Best Buddies Ball celebrates simply special friendships
Last year's theme of the statewide Best Buddies Ball was Hollywood, and students dressed in glamorous prom-like attire to walk the red carpet and have their photographs taken with life-size cardboard cutouts of movie stars, according to Jessica Guo, 18, a Staples High School senior.
For this year's 13th annual Best Buddies Ball on Saturday, organizers settled on Nations Around the World and students from around the state came to the event Westport wearing costumes reflecting international cultures.
Samantha Hodgson, 19, of Westport, a Staples senior, chose an authentic costume from Colombia, her mother's native land. She even carried a small Colombian flag in her South American handbag.
Not everyone dressed up for the event, which was held at Bedford Middle School but hosted by the Staples High School chapter of Best Buddies. The ball is an event where chapters from around the state enjoy a night of music, food, dancing, and friendship.
Best Buddies is an international nonprofit organization founded in 1989 by Anthony K. Shriver to bring people with intellectual and developmental disabilities together with others who are not disabled to create opportunities for one-to-one friendships, integrated employment and leadership development.
The organization has grown from one chapter to nearly 1,500 middle school, high school and college chapters worldwide. At Staples, there are about 125 members including so many non-disabled members that not everyone is paired with a Buddy. But they all work together to organize fundraisers and engage in fun activities with chapter Buddies.
"We've done ice skating and bowling," said Jillian Pecoriello, 18, a Staples senior and Hodgson's Buddy. "Sam won when we went bowling," Pecoriello said, prompting Hodgson to let out a victory whoop and pump her fist.
"Best Buddies is meant to break down barriers between mainstream students and special-needs students. Everyone should be together. The idea for being paired with buddies is to form one-on-to-one friendships and get to know each other much better," Pecoriello said.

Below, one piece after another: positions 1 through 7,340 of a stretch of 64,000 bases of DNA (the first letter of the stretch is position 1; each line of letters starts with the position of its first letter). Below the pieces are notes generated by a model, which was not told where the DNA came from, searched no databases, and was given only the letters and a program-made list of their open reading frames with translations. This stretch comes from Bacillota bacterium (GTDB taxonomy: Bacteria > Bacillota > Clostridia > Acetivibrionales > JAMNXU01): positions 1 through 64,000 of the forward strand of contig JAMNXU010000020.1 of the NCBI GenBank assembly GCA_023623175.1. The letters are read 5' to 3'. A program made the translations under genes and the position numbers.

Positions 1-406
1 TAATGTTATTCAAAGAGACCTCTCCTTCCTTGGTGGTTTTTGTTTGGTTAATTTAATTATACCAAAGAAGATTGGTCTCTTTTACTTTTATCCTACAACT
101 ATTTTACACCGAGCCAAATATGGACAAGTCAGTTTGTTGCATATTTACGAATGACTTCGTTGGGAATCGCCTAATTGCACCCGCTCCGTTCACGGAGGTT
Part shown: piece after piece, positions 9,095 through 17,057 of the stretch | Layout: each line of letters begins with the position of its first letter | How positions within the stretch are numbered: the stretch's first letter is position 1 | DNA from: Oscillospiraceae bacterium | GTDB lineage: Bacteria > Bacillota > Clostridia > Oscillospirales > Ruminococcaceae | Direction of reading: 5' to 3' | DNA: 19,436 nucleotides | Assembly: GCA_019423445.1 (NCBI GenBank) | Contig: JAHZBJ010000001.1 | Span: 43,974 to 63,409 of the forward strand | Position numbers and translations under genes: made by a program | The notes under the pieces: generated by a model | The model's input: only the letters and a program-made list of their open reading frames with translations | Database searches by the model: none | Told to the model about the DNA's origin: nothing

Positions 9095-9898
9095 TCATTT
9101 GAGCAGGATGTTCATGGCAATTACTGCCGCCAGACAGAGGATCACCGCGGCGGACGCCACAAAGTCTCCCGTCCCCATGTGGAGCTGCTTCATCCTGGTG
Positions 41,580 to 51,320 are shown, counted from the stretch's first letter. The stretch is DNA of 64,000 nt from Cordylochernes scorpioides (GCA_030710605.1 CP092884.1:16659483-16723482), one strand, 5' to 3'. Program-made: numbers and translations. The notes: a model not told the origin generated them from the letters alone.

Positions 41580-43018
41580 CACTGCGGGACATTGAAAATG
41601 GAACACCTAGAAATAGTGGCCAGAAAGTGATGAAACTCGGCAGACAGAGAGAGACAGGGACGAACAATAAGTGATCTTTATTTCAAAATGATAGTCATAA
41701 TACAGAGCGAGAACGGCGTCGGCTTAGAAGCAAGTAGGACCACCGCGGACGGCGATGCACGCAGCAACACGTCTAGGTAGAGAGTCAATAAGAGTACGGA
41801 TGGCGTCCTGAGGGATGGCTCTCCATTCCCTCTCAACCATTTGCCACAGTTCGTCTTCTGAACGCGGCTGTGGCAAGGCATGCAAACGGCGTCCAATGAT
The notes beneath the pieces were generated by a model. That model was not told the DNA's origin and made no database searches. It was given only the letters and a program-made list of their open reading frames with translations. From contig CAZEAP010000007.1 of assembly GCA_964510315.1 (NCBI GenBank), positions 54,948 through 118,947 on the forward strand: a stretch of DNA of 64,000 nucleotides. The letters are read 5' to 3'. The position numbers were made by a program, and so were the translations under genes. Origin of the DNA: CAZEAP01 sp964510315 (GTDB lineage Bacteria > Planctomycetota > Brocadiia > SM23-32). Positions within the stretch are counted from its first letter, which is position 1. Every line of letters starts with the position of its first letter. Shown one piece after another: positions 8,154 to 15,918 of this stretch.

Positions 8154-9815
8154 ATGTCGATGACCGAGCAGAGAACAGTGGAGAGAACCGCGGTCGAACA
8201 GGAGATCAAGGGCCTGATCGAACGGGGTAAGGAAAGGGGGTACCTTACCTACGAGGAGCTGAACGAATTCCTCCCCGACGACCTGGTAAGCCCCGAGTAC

Hodgson described the program as "having a lot of fun, being with friends and playing games with my friends."
In years past, non-disabled students might have kept to themselves in the school cafeteria while special-needs students sat at their own table. Best Buddies has provided opportunities to develop friendships within the entire student body.
Thomas Bonner, 15, a Staples sophomore, said he joined Best Buddies because it is a good cause and he heard it is a lot of fun. "It gives you an opportunity to branch out and make friends from all over the school," he said.
"We make sure they're included in society. We make sure we sit with them at lunch and say hi in the halls," said Jocelyn Krim, a 16-year-old Staples sophomore.
"We get new friends too. Everybody makes friends. I love friends," said Parker Stakoff, 15, a sophomore at Staples.
There are advantages to forming friendships with people who might not otherwise be part of one's typical circle of friends, students said.
"My sibling is special needs and it's important for kids like him to have friendships just like the rest of us," said Madison Horne, 17, a Staples senior. Although her 14-year-old brother Cole Horne's Buddy was at the ball Madison sat at Cole's table and joined him on the dance floor.
"You learn new things about people that you wouldn't expect," said Staples sophomore Amanda Horowitz, 15. She isn't paired with a Buddy but is grateful that her friend Madison "Maddy" Rozynek, 16, is willing to share time with her Buddy Alexander Baumann, 16, of Westport.
Rozynek said spending time with Baumann has allowed both teens to see the world through his eyes.
"It's a new perspective," Horowitz said, adding that one of the benefits of the Best Buddies program is that non-disabled students see past disabilities. "If someone asks, `What's Alexander like?' the first thing that comes to mind is that he's strong, he's really athletic and he loves to smile," she said.
He's quite a dancer, too. Baumann was one of the first people on the dance floor performing to the music of the Kandoo Band, a group of six musicians out of the shoreline town of Madison, all of whom were born with the rare condition called Williams syndrome.
Faculty advisor Patty McQuone said it isn't only the students who enjoy their participation in the Best Buddies program. "It's just priceless. It's so rewarding. Besides my two kids, this is the best thing I've ever done in my life," McQuone said.
For some of the nearly 200 people who attended the Best Buddies Ball, the event capped a day of competition in the Special Olympics Southwest Regional Games held earlier at Weston high and middle schools.
"They've got a band playing. They've got some food and music. It's a cool thing," said Chris Nelson of Norwalk, who earlier in the day competed in Special Olympics swimming events and won three medals.